Good in bed: Your Guide to a Better Sex Life

I enjoy presenting websites I think will add to your knowledge of sexuality and help enhance your writing. The Good in bed mission statement is below. They also provide articles and links to various ebooks. I’m still in the process of writing my Ageless Sex Life ebook, hope to be published soon.

Sample of Advice from the Experts on their site:

Relationship Boredom, “meant to be” monogamous, Understanding Hypersexuality ( sex addiction)


The World Health Organization estimates that more than 100 million acts of sex occur every day.

Did you get yours? If so, how was it?

According to CNN, over 40 million Americans are stuck in a sex rut and more than 52 percent of Americans are dissatisfied with their sex lives.

At Good in Bed, we’re looking to change all that.

Our mission is to revolutionize the way the people learn about sex. We know that it isn’t easy to walk into a bookstore and buy a book about sex, much less read one on your lunch break. That’s why all of our Good in Bed Guides are “blush-free” and downloadable in an instant to your computer, smart phone or other digital device. They are private, printable and portable. And always up to date with the latest information.

All of our e-Guides are written by credentialed experts who are passionate about their subjects and respected in their fields. And because Good in Bed is a digital publisher, we can bring you their expertise at a fraction of the cost of a traditional paperback.

When it comes to your sex life, we know we can’t guarantee satisfaction. That part is up to you. But we can help. In addition to publishing our premium e‑Guides, we offer a library of free content and a respectful community in which individuals and experts can interact. Talking about sex isn’t easy, but, in the end, not talking about sex is even harder.

You only have one sex life, and we want to help you live it to the fullest.

Joel Osteen: What He Fails to Realize When He Calls Gay People Sinners

Important article regarding the influential Pastor Joel Olsteen, and his opinions concerning homosexuality. If one teens suicide can be traced back to his words, what will the courts declare? I do ponder this.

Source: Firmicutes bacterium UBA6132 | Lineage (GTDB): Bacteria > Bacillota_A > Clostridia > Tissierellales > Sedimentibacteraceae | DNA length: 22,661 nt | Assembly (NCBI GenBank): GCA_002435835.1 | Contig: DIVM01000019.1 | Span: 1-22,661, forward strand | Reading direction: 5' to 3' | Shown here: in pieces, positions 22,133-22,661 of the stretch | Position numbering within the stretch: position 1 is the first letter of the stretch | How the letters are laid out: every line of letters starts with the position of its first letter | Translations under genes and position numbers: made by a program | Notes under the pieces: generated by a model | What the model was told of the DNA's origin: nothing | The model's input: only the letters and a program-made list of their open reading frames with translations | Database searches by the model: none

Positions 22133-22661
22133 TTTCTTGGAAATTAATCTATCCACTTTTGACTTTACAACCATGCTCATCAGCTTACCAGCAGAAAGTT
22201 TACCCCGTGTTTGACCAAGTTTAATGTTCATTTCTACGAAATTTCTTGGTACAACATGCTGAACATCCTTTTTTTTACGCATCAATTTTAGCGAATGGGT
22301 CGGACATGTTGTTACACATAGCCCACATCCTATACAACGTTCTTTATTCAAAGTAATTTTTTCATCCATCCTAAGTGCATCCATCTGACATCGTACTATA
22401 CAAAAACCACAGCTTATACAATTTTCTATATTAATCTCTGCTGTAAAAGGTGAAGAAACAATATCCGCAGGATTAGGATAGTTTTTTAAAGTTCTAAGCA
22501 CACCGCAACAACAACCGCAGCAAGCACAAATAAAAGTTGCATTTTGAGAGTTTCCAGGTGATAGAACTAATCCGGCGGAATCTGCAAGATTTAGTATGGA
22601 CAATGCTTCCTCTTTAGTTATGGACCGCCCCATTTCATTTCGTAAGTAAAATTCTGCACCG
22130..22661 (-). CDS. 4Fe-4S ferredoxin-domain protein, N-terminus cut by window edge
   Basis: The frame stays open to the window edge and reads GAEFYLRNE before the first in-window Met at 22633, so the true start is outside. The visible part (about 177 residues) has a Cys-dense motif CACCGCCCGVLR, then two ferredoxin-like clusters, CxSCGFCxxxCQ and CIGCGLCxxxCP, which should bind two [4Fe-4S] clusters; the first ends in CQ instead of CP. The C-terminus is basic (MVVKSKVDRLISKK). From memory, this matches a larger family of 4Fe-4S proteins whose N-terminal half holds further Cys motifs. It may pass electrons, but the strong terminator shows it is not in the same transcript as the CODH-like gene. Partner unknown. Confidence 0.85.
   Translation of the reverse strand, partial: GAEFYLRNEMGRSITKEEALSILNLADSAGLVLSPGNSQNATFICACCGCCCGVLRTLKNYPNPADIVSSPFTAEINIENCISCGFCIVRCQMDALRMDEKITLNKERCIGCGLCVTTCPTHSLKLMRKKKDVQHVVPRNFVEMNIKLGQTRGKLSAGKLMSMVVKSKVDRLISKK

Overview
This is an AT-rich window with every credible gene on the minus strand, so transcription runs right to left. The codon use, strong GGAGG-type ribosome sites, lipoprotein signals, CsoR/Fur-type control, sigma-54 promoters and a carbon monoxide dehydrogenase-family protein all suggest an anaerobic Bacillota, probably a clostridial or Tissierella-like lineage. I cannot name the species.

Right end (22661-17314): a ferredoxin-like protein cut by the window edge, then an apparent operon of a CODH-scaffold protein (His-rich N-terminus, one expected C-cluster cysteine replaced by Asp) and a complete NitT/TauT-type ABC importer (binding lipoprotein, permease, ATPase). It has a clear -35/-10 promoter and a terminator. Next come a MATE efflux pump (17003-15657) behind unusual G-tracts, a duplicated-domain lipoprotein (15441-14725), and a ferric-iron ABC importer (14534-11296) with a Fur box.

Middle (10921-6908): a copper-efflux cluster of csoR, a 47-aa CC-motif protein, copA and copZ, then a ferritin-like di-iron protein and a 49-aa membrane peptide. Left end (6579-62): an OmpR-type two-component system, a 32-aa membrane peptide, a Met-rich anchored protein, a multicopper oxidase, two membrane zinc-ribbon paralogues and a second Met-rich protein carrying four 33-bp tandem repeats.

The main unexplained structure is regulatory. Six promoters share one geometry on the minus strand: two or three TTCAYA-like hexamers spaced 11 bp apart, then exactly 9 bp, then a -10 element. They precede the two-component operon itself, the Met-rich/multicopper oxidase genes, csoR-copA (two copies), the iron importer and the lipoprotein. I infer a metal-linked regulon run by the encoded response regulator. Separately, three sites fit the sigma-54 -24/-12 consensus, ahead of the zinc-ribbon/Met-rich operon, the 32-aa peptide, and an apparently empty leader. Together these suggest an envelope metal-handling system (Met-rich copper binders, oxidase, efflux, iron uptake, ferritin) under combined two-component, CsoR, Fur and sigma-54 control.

Nowhere in the bible is homosexuality considered a sin, this is purely Olsteen’s interpretation.

The following article was written by clinical sexologist and relationship therapist; founder, Center for Relationship and Sexual Health  Joe Kort, Ph.D.


Joel Osteen: What He Fails to Realize When He Calls Gay People Sinners

When Pastor Joel Olsteen tells Oprah and his congregation that “homosexuality is a sin,” I don’t think he is considering the impact those words have on the millions of gays and lesbians — especially the children and teenagers. The message isn’t saying, “You have committed a sin”; rather, it says, “You are a sin.” The gay or lesbian child and teenager listening to Olsteen believes that he or she is a sin.

When most children are told their bad behaviors are a sin, they can pray to God at bedtime to be forgiven and hope to be heard. Lesbian and gay children cannot pray because they are told that God sees who they are as a sin, so they don’t even have a God to talk to. This is brutally isolating for children and adolescents.

What Joel Olsteen doesn’t realize is that homosexuality is more than just a behavior; it is an identity — just like heterosexuality. Whereas acts can be sinful, saying homosexuality is a sin speaks to a person’s entire identity, not just what they do sexually. If I never had sex with another man, I’d still be gay, just as a heterosexual person who chose to be celibate would still be heterosexual.